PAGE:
I will say, though, that the advances in medical science during my life have been amazing. The rapid development of an effective, safe vaccine for COVID is a perfect example. Many surgeries are now completed in an outpatient setting and with the use of scopes has decreased the need for long incisions.

    I do think our world is in a major transition due to the fact we are being compelled by global warming to change from our use of fossil fuels to energy sources that are much more sustainable. I hope we move fast enough on this transition. I often feel sad about all this because we have known for decades that we needed to make this energy transition and did not do so because of corporate greed.

    I see advances in civil rights for people of color, women, and the LGBTQIA community( at this rate our desire to be inclusive will lead us to have the whole alphabet). The Me Too movement has led to the exposure of violence against women by powerful men. And still, I know we have a long way to go with ensuring equal protection under the law.

    I recently subscribed to a Good News group that shows acts of kindness etc every day. I just found out Australia has given a rain forest back to the Aborigines. Yay!

    What we imagine, what we focus our minds on has a direct impact on our mental and physical health. I know this because I had the wonderful opportunity to work with biofeedback early in my career. Want to bring your blood pressure down? Pet a cat or dog and watch something funny or inspiring.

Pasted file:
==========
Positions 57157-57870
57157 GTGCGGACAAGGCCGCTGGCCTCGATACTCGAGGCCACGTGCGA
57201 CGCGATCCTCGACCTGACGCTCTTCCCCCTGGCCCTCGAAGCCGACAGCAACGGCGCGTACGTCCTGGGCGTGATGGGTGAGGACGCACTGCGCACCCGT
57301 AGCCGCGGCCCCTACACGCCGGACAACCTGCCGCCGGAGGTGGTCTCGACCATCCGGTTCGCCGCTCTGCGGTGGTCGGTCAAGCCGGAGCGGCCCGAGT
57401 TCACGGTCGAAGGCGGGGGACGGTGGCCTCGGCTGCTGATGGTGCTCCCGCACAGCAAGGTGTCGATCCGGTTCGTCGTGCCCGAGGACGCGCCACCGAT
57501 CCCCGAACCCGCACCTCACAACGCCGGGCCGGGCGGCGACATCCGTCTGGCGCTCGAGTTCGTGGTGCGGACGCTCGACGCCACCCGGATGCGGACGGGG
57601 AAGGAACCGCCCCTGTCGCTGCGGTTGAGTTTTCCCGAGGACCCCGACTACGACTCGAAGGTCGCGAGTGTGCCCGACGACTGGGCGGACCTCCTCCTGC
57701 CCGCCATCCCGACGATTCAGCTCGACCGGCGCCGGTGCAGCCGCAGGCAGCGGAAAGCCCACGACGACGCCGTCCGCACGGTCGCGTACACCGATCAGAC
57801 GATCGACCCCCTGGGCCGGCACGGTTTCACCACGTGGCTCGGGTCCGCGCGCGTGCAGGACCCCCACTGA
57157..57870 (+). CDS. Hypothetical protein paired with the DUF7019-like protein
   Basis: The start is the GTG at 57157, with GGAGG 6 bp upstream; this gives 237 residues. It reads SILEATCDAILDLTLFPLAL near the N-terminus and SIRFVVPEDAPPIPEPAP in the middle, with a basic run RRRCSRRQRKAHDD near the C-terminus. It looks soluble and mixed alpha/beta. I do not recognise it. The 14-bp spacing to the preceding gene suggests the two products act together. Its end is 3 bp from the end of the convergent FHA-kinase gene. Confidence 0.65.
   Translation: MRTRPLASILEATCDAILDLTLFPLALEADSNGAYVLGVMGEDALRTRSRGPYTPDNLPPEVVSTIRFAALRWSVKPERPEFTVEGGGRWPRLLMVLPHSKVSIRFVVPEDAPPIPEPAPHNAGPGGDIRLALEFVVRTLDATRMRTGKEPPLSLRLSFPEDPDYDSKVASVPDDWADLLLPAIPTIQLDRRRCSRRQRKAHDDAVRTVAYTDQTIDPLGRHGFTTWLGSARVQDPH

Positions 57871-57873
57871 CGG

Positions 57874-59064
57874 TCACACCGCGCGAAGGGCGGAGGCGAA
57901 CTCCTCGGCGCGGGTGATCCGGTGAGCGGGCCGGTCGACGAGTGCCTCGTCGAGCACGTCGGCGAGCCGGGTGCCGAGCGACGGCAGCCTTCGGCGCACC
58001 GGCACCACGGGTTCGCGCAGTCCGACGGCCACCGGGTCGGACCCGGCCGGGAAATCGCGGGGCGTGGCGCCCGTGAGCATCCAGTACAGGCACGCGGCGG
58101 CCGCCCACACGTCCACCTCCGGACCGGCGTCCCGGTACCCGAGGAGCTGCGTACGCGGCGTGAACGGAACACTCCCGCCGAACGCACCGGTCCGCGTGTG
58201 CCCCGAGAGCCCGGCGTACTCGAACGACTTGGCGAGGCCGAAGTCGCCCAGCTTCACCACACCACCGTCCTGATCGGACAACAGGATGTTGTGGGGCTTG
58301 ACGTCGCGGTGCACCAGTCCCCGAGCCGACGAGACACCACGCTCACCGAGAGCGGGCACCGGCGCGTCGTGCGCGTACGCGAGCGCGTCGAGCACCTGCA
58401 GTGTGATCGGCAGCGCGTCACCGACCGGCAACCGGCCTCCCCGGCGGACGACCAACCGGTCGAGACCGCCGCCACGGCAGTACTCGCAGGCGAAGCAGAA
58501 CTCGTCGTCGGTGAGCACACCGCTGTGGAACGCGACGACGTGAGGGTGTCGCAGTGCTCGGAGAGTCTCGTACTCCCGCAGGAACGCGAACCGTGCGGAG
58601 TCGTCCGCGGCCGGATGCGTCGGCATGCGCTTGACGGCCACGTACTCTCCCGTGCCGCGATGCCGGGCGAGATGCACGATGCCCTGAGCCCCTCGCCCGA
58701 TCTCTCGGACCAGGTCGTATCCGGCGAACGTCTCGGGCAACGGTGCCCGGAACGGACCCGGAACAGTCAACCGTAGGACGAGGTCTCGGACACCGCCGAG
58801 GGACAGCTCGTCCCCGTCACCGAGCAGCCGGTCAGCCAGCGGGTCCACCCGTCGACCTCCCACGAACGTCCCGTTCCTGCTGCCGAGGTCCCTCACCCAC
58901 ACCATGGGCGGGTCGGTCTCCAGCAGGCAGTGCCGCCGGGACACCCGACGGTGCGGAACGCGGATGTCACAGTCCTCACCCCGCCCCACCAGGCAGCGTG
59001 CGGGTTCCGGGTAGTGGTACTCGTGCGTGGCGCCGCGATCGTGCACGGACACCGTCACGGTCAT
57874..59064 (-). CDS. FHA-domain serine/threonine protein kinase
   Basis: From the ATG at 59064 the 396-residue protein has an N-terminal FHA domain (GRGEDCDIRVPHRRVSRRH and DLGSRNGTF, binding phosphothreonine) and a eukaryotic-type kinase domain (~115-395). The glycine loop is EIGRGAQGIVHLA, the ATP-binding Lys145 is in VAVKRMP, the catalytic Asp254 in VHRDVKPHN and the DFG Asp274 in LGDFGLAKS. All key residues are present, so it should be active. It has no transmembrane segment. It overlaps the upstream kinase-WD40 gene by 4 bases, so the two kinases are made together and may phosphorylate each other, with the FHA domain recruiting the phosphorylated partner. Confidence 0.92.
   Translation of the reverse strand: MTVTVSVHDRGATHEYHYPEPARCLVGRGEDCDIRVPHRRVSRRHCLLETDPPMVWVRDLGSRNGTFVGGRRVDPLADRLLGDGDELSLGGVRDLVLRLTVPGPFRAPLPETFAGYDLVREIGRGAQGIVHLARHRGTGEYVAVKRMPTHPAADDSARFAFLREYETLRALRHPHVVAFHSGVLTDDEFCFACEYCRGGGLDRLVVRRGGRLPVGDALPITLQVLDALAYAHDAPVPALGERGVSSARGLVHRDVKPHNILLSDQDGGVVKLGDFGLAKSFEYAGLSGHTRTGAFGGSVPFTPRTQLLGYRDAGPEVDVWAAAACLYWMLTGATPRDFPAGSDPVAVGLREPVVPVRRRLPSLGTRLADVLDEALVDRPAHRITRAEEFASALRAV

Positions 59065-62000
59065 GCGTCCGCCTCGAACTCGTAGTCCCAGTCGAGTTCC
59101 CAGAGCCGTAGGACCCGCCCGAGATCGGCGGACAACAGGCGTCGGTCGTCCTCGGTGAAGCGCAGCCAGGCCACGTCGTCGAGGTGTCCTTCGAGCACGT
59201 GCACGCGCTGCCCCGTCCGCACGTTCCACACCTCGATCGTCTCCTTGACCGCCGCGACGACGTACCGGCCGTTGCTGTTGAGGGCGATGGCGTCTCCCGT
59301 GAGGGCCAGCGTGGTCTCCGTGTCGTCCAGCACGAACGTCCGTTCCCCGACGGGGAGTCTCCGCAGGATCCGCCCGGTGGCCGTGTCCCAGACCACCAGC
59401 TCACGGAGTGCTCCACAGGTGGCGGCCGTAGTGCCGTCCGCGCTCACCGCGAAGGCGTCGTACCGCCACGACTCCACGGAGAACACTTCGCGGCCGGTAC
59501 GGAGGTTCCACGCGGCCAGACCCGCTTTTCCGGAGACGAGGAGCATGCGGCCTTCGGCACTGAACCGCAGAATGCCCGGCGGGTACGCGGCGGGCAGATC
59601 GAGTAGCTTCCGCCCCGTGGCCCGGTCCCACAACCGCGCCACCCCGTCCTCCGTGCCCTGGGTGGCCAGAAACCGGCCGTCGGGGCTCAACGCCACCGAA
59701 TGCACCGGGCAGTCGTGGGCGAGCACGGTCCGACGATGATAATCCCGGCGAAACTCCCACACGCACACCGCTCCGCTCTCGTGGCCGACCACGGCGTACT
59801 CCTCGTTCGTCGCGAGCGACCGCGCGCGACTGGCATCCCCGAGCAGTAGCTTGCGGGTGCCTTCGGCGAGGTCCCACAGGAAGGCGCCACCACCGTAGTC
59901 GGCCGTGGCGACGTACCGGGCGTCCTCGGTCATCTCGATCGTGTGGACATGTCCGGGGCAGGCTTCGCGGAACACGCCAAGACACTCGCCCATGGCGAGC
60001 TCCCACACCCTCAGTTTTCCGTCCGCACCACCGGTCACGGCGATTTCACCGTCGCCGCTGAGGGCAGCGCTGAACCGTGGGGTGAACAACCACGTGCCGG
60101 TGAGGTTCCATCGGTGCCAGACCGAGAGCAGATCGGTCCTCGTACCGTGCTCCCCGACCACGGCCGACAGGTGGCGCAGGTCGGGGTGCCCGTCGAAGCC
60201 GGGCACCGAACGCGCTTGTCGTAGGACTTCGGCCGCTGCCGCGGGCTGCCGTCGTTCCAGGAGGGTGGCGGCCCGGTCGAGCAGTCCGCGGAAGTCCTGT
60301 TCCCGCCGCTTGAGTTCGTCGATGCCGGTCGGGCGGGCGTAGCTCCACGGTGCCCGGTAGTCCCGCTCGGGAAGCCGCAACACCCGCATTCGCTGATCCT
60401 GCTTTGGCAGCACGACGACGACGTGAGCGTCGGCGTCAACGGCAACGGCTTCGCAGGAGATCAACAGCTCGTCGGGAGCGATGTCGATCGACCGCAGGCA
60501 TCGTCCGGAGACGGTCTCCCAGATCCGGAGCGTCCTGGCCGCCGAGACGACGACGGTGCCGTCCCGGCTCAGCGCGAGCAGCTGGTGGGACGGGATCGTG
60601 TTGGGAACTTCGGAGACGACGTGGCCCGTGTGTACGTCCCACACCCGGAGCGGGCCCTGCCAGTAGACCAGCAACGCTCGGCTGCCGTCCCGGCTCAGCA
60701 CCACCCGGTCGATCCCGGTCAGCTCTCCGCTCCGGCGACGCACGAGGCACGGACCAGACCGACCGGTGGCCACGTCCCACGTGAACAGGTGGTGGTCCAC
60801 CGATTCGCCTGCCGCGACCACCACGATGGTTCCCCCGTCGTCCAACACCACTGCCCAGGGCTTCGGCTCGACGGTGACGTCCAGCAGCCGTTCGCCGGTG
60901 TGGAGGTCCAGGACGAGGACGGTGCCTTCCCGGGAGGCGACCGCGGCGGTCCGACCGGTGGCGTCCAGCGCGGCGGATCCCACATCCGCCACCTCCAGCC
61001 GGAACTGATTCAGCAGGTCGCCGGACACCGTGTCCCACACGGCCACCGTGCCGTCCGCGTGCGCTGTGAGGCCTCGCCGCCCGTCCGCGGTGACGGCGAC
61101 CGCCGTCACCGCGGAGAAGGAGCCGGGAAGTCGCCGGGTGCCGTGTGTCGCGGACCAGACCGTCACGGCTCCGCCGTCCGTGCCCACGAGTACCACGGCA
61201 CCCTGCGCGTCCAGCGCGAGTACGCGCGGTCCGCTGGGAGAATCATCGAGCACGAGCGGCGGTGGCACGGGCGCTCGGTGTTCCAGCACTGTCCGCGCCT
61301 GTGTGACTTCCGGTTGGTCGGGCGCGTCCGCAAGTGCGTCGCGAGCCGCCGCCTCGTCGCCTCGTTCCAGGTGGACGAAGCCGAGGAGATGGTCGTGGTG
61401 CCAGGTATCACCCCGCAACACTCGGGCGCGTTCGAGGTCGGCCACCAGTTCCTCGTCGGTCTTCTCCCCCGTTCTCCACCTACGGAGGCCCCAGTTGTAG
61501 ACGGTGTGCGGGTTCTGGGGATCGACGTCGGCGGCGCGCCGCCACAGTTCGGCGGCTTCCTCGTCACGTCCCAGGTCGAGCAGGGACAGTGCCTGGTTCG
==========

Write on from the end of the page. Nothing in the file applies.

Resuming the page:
Thanks Shiela for sharing something optimistic.It’s a breath of fresh air.

  9. We are observing the end of the Reagan Consensus, where Capitalism prevailed and social progress was not a priority. In the next 40-60 years, we will, hopefully, see more social progress and the excesses of capitalism will be curtailed, (I hope.)

  10. I do not know how anyone can say:
    “It wasn’t just that life had become less violent; thanks to the application of science and reason since the 18th century, the human condition had dramatically improved in health, wealth and liberty, too.”

    There were the Napoleonic Wars, WW 1 and WW 2. Each war increased the intensity of violence beyond what had occurred before. The colonial wars extinguished millions of lives around the globe.

    Since WW 2 the USA has been the chief purveyor of violence around the planet: Vietnam, and now the war on terror.

    Wealth has increased however we see it concentrating at the top, to the point where we have Mega-Billionaires having their own space race.

    Marvelous advances have been made in Medical Science. The “However” is you can avail yourself of the advances, If and Only If You can Afford It.

    Bottom line for me is There is a Lot of Work to be done. Unfortunately, we have elected politicians that are more concerned with their own petty efforts at wielding power in an effort at self-aggrandizement.

  11. Robin – not sure there is less violence; with mass media and the internet, we just hear more about it. It is a bit of a moot point. Check movies, TV, gaming, protests, etc. – violence is much more accepted as “the way of the world” – for me, that makes that world less civil and it is impossible to see it going back…